... now with 35% more arrogance!

Wednesday, May 28, 2014

Excitement vs. The Grind

A comment from Restless resurrected an old post on improving abilities, proposing a change to a Runequest-like system of improvement: train, with or without a teacher, and roll 3d6 over your current ability score to get a 1-point increase in that score. The reasoning: the method I proposed of rolling 3d6 and taking the result as your new score if it's higher than your old score would allow the possibility of an enormous jump -- Dultar the Dullard, with Int 6, could get lucky and roll a 16, becoming a genius.

I like the enormous jump.

The problem with the Runequest-y style of improvement is: a mere 1-point increase in an ability suggests more of a slow-and-steady advancement, assuming you can train multiple times and improve 1 point at a time forever (if it's a one-time improvement, it hardly seems worth it...) It becomes merely a matter of time and money, so everyone would train whenever possible, moving all scores inexorably towards the high end. It becomes a mere grind, something you do to optimize your character.

Whereas what I was thinking about was something that only works once, and is unpredictable, because that's more fun. Think how fun it would be if Dultar the Dullard does, in fact, become a genius after a month of intense study. That's something every character in the game world would notice. Dultar would become the talk of the town! Rivals who didn't hear the news could be in for a humorous surprise! And if Wizzbang the Wise tries to improve an Int 13 and only rolls a 14, there would be loads of potential envy in the game world, not to mention lots of laughter around the game table.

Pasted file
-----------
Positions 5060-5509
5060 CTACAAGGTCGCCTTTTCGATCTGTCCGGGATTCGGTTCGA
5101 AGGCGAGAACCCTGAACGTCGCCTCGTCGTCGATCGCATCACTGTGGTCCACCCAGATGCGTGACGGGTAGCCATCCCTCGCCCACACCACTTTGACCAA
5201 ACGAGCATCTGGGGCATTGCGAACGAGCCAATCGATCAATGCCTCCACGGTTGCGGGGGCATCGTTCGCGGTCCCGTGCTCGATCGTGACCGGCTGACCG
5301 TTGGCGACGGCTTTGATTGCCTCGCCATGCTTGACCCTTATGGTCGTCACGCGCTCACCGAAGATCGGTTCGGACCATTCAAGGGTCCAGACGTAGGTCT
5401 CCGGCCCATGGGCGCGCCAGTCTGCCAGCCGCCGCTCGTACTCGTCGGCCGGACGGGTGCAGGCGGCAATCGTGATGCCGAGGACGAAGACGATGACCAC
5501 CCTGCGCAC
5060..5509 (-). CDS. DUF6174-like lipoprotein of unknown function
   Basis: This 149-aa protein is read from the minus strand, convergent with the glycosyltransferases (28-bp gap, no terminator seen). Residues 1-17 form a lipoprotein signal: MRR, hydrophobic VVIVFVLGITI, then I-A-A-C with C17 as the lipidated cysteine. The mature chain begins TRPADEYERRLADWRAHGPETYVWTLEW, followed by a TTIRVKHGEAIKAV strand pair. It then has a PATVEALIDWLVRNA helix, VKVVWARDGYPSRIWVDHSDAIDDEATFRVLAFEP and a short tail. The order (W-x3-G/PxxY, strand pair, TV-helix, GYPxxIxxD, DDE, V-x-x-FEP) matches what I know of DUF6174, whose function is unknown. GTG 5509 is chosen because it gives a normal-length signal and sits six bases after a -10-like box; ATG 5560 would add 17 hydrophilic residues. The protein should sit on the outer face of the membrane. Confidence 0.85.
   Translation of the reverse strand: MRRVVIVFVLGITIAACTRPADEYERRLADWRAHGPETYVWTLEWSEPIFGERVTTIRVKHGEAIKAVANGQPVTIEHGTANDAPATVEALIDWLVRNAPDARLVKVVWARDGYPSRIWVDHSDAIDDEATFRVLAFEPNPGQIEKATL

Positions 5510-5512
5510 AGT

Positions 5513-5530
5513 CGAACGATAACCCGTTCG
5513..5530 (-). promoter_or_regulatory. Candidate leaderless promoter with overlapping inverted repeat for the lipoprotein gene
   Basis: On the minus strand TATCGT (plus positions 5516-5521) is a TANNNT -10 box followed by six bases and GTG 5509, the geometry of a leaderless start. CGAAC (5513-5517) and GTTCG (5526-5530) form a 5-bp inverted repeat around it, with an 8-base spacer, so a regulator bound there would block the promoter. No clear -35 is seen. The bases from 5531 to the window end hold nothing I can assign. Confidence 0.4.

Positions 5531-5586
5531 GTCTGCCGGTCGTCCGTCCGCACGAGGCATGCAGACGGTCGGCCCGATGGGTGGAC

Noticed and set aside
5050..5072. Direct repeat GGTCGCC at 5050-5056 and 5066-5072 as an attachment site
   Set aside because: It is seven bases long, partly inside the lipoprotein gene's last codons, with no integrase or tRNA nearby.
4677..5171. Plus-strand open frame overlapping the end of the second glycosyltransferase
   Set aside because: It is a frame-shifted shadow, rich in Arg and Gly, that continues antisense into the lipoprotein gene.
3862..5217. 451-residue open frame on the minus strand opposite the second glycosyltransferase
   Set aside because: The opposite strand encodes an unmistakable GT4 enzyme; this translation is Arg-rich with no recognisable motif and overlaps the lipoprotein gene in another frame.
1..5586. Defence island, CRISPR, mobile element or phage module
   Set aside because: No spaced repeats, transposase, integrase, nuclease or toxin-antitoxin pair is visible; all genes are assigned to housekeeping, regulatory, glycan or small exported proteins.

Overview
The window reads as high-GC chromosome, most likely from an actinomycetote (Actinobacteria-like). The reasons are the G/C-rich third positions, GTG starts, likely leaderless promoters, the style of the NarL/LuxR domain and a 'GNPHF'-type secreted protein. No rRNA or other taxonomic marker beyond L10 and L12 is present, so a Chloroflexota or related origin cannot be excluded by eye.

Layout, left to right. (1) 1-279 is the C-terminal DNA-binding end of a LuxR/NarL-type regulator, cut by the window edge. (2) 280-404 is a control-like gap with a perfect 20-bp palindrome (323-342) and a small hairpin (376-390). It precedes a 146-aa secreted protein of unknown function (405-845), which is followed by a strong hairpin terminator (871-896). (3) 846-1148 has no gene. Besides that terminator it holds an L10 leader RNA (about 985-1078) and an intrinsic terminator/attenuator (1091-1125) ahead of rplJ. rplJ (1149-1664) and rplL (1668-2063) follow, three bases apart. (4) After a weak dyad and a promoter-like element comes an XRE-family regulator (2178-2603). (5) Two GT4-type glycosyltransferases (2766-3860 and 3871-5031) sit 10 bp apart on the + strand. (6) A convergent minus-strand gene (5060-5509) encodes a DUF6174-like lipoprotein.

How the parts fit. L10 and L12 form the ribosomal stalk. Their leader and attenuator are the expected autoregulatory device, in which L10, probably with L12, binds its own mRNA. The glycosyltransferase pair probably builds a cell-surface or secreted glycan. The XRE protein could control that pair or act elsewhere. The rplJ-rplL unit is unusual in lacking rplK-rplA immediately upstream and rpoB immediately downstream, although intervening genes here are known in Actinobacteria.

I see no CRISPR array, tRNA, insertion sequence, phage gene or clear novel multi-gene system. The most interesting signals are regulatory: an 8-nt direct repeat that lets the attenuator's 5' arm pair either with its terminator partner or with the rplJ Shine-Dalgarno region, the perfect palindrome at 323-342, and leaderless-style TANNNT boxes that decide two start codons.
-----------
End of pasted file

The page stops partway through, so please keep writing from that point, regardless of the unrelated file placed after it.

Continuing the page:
And getting a teacher would make a high score more likely... but I envision the process of locating a teacher as an actual adventure itself, not just a routine downtime action. With or without a teacher, the score will only increase once... so if Wizzbang really needed a 16 or higher and only rolled that 14, the next step is to find magical assistance or a wish, which means yet another adventure.

Always think about the adventures! Rules that generate new amusing or exciting things in the game world are good; rules that set up some kind of grind are boring and best eliminated.

(This is one reason why I like to give players the option to reroll their hit dice between adventures and erase all damage. It's not just a way to boost hit point recovery, because the player might be unlucky and roll low. The unpredictable results means that sometimes the character will be brave, and sometimes extra cautious, which creates variety.)

1 comment:

  1. Well, it can be more fun; it isn't necessarily so. Unpredictability can be fun, yes, but large jumps of ten or even fifteen points affect the tone of the game (same reason I'm not a fan of re-rolling hit dice). I'd probably be fine with it if training for a larger score at least took longer

    "Rules that generate new amusing or exciting things in the game world are good..."

    This I couldn't agree with more (I also like the following clause). One of my favorite elements of OD&D and FFC is the positive feedback loop to organically generate new adventures. Once you get the campaign rolling, there's never a need to come up with new hooks, 'cause the game does that work for you!